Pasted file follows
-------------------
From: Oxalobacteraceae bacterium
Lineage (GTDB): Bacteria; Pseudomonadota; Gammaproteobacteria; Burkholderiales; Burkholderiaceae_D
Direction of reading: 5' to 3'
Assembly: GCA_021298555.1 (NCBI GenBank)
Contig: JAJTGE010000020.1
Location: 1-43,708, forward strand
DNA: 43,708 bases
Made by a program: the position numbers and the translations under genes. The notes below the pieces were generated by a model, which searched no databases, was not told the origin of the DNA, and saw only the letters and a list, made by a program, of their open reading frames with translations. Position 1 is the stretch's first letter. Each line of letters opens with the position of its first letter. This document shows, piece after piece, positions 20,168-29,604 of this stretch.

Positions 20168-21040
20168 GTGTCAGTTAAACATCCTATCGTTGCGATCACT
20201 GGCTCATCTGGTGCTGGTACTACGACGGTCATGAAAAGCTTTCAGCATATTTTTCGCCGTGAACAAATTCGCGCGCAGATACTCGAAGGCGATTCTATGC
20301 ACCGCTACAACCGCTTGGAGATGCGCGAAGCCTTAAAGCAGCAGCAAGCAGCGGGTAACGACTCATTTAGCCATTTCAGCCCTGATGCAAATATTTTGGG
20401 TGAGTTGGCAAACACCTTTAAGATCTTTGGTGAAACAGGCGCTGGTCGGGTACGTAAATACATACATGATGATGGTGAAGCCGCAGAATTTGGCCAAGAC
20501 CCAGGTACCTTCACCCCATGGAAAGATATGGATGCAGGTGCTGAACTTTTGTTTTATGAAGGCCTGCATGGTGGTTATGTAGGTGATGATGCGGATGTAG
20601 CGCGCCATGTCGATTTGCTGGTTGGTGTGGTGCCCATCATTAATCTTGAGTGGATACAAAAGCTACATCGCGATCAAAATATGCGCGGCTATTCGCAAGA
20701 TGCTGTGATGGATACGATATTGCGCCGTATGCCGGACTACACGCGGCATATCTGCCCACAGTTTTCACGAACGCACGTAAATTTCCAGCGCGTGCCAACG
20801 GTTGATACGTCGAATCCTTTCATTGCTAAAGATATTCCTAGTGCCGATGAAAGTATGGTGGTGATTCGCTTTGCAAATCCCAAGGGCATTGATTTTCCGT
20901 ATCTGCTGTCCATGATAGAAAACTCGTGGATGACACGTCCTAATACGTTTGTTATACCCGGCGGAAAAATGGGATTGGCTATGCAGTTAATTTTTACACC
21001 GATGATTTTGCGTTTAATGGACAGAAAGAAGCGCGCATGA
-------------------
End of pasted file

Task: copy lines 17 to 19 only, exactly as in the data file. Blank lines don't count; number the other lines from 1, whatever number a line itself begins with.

20801 GTTGATACGTCGAATCCTTTCATTGCTAAAGATATTCCTAGTGCCGATGAAAGTATGGTGGTGATTCGCTTTGCAAATCCCAAGGGCATTGATTTTCCGT
20901 ATCTGCTGTCCATGATAGAAAACTCGTGGATGACACGTCCTAATACGTTTGTTATACCCGGCGGAAAAATGGGATTGGCTATGCAGTTAATTTTTACACC
21001 GATGATTTTGCGTTTAATGGACAGAAAGAAGCGCGCATGA